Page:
Angela Merici was born in the old part of Desenzano on the Via Castello Casa Natale on Lake Garda, Northern Italy in 1474. As a young girl her family moved out to a small farmhouse called

Le Grezze where they also had vineyards. Like all young girls of her day she helped her mother around the house and assisted with the family farm and vineyard.

Angela received no formal education but her father would read daily from the book, The Lives of the Saints. This is how she would have learned about Saint Ursula. Angela was encouraged by her parents to develop the habit of prayer and fasting.

 

From the beginning how did Angela come to found the Ursulines?

During her teenage years, Angela suffered the death of both her parents and her sister to whom she was very close. Following this double loss in her young life, Angela prayed for a sign that her sister was in Heaven.

What happened? Did she receive a sign?

Sitting in the fields one day during harvest time, Angela experienced a vision. According to the words of one, ‘she saw the heavens open and a procession of angels and young girls coming towards her, surrounded by a bright light. As the procession passed by her, she recognised one of the young girls as her beloved sister’. Looking to the future Angela understood that God wanted to make use of her to establish a community of dedicated young women. This inspiring vision set a new path for her. She believed in that her life was now moving in a new direction. Angela knew she had been called by God to something new, something special, something full of hope, something filled with potential to bring change to the lives of others.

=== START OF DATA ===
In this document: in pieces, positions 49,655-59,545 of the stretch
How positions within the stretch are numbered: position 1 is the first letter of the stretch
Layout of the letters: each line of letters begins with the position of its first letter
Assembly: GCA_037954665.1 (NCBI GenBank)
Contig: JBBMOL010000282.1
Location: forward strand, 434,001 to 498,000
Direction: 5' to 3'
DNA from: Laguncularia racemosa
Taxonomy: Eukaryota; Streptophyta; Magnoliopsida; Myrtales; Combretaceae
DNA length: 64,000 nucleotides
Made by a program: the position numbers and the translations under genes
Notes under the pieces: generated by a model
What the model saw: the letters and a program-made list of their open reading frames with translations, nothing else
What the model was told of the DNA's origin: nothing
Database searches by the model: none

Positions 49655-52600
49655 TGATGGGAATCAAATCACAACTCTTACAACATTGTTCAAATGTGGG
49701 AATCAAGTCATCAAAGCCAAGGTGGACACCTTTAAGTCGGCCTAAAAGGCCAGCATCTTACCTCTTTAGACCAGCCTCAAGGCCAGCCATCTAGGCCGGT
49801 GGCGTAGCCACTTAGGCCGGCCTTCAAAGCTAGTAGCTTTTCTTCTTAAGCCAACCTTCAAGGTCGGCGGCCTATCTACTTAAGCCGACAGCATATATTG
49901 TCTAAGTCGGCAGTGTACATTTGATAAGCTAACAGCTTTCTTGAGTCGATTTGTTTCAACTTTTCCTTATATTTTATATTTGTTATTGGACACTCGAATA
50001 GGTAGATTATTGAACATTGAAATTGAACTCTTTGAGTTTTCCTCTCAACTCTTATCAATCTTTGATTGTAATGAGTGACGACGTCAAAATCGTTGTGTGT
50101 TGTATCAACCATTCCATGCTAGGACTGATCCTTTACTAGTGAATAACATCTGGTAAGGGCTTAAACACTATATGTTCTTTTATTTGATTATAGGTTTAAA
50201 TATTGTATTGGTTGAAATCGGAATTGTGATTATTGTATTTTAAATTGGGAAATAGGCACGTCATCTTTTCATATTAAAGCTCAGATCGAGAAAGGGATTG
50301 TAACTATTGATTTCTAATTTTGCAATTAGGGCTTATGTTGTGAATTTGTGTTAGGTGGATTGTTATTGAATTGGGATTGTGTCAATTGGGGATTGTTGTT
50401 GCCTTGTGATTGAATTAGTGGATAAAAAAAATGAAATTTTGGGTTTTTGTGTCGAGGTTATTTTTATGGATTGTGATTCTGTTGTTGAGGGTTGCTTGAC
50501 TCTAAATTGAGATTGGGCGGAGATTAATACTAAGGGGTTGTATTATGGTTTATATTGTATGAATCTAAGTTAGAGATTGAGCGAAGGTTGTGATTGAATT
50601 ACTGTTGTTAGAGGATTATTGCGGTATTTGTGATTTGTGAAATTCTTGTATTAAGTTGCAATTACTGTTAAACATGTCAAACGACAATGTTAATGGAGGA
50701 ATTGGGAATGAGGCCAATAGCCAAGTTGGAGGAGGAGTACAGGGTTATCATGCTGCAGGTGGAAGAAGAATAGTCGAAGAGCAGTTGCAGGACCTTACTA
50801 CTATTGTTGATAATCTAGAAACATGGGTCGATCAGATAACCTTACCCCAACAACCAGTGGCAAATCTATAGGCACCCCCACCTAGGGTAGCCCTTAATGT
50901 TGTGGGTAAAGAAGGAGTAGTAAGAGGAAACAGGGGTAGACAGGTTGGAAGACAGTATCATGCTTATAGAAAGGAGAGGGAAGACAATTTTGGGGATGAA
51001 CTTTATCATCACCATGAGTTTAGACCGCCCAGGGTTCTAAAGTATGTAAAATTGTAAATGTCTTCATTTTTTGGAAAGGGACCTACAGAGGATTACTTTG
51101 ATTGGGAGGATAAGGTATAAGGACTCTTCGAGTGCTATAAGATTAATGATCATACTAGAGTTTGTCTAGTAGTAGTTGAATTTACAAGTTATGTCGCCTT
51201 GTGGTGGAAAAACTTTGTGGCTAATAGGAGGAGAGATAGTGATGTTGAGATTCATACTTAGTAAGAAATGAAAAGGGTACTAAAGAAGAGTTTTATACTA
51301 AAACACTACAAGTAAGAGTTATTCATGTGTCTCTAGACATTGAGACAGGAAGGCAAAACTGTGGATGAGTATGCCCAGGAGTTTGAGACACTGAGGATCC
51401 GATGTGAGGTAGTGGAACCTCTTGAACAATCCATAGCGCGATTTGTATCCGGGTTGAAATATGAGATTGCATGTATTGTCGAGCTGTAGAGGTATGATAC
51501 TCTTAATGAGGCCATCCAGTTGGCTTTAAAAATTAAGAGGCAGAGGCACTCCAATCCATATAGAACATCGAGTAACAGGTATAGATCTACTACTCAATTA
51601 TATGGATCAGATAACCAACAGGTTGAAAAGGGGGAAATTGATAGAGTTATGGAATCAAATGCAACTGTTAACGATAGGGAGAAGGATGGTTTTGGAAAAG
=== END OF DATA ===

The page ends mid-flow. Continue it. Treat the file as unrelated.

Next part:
What happened next?

Angela left behind Lake Garda and the relatives with whom she had stayed after the death of her parents. She moved on in her life and began to search for the meaning of this vision. She took up her pilgrim staff. She walked many rocky roads in Italy and across the continents to visit the Holy Land. She walked in the footsteps of Jesus. She truly was a woman on a journey in life, seeking and searching God’s will for her.

 

What kind of woman was Angela?

Leadership. Angela was a charismatic woman who attracted others to her. When she finally arrived in Brescia and settled into a room beside the Church of Saint Afra, she had gathered many companions and was a woman respected by all classes as someone who listened and advised. She was noted as always having an open door, and also an open heart. Angela was by this time coming into her late fifties and still she had not laid a concrete foundation to her vision. All around her she saw sickness, disease, poverty and war.

Service. She was also aware of the breakdown in family life. She spent her days meeting people, praying with them, helping them in their difficulties to offer them hope. She saw all these needs and sought to respond to them, but only after many, many hours of prayer before the cross, the symbol of Christ’s own suffering.

 

What helped Angela to discover the way forward?

It was through prayer that she discovered the way forward to realise her dream.

Inspiring vision. She offered young women a third option in life. At this time young girls had two choices, marriage (usually arranged by their parents) or to join a convent and life behind the cloister wall. Angela came to see that to influence others to change their ways, role models were needed within the home and society. And so the dream was fulfilled, Angela founded the Ursulines. (The Company of Saint Ursula)

 

When was the Company founded?

Foundation. On the 25th November 1535 the first 28 young women signed the book of The Company of St. Ursula.

Commitment/Religious Commitment/Vocation. Religious life for women took on a new dimension. These young women would live at home, or at their place of work if they were in service, or in twos or threes in small houses all scattered throughout Brescia. Their life would be defined by prayer, fasting, reaching out to serve the needs of others, and most importantly by their commitment to chastity.